Wednesday, January 2, 2013

Books of 2012

At the start of each year I like to pause and reflect on the books I've read and the movies I've seen during the preceding twelve-month. So here's an annotated list of the books I was able to read in 2012. I don't recommend all of them, but most of them are worthwhile and some of them are very much worth the time spent with them.
  1. Destruction of the Indies - Bartolome de las Casas. An account by an eyewitness of how the Spanish systematically tortured and sought to extirpate the Central American native population in the 16th century. It is, inter alia, a numbing reminder of man's capacity for cruelty, horror, and evil and all, sadly, in the name of religion.
  2. Where the Conflict Really Lies - Alvin Plantinga. An argument that there's deep concord and only superficial conflict between science and theistic belief, but that the reverse is true for science and naturalism. The concord between metaphysical naturalism and science is superficial and the conflict between them is profound. This flies in the face of conventional opinion, which provides us with another reminder that conventional opinion is quite often wrong.
  3. Provocations: The Spiritual Writings of Kierkegaard - Charles Moore, ed. Moore collects Kierkegaard's thoughts on religious matters. There are a lot of them.
  4. The Father's Tale - Michael O'Brien. A novel about a man's world-wide search for his estranged son. In places it's wonderful. In others it's a bit too preachy and tedious.
  5. What We're Hearing You Say - Mike Mitchell. An incisive critique of Mormon belief written by a friend of mine who got to experience Mormonism at close range in Utah. Perhaps one reason why Mitt Romney did so poorly among blacks in the election is that traditional Mormon beliefs about blacks circulated through their communities.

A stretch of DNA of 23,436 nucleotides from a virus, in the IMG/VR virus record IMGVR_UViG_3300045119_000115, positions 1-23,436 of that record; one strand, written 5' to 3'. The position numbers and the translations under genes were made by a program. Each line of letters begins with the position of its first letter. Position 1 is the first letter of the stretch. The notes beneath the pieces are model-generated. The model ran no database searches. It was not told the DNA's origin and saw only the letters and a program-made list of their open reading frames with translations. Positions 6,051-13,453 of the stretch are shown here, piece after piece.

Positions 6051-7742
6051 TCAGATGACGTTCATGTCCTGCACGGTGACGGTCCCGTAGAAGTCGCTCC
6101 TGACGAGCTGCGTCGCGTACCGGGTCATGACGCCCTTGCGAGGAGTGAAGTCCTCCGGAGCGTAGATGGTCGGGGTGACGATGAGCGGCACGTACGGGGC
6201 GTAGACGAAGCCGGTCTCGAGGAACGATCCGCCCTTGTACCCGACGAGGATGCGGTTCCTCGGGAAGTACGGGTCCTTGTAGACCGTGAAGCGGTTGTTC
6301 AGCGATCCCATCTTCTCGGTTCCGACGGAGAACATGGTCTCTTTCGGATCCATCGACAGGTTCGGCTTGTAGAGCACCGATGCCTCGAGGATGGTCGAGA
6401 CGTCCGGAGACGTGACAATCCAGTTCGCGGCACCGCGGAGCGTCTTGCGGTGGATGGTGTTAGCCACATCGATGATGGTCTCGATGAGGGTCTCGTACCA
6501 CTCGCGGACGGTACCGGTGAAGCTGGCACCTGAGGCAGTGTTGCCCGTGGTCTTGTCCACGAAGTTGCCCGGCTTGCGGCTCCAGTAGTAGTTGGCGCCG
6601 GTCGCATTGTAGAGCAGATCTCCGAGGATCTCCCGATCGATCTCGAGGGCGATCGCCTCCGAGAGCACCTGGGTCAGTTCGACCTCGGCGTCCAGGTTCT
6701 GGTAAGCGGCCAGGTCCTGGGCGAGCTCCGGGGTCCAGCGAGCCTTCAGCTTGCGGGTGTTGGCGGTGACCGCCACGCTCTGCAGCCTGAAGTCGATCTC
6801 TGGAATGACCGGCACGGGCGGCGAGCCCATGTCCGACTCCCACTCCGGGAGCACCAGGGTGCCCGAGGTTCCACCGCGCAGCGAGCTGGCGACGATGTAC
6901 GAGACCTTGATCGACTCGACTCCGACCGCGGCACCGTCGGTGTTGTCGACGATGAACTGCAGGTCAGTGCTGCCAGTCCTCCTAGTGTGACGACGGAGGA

6. The Mysterious Epigenome - Woodward and Gills. A fascinating introduction to developments in molecular genetics. It turns out that DNA isn't the only thing involved in making us who and what we are. There are levels of information and coding in our cells that boggle the mind.
  7. The Hunger Games - Suzanne Collins. A description of a world without God and thus without any reason to value human life. It's probably no coincidence that nowhere in Collins' novel is God mentioned and neither is there any consideration by the characters in the story of the morality of the world in which they live.
  8. The Triumph of Christianity - Rodney Stark. A very readable history of the emergence of Christianity in the ancient world and how and why it triumphed over its competitors.
  9. God's Battalions - Rodney Stark. A very readable history of the crusades which every one who teaches concerned about current relations between Muslims and the West should read. It dispels a lot of myths, including the myth that the crusades were attempts by imperialistic Europeans to plunder and conquer poor, helpless Muslims. In fact, the crusades were mostly attempts at self-defense in the face of relentless Muslim aggression and atrocities.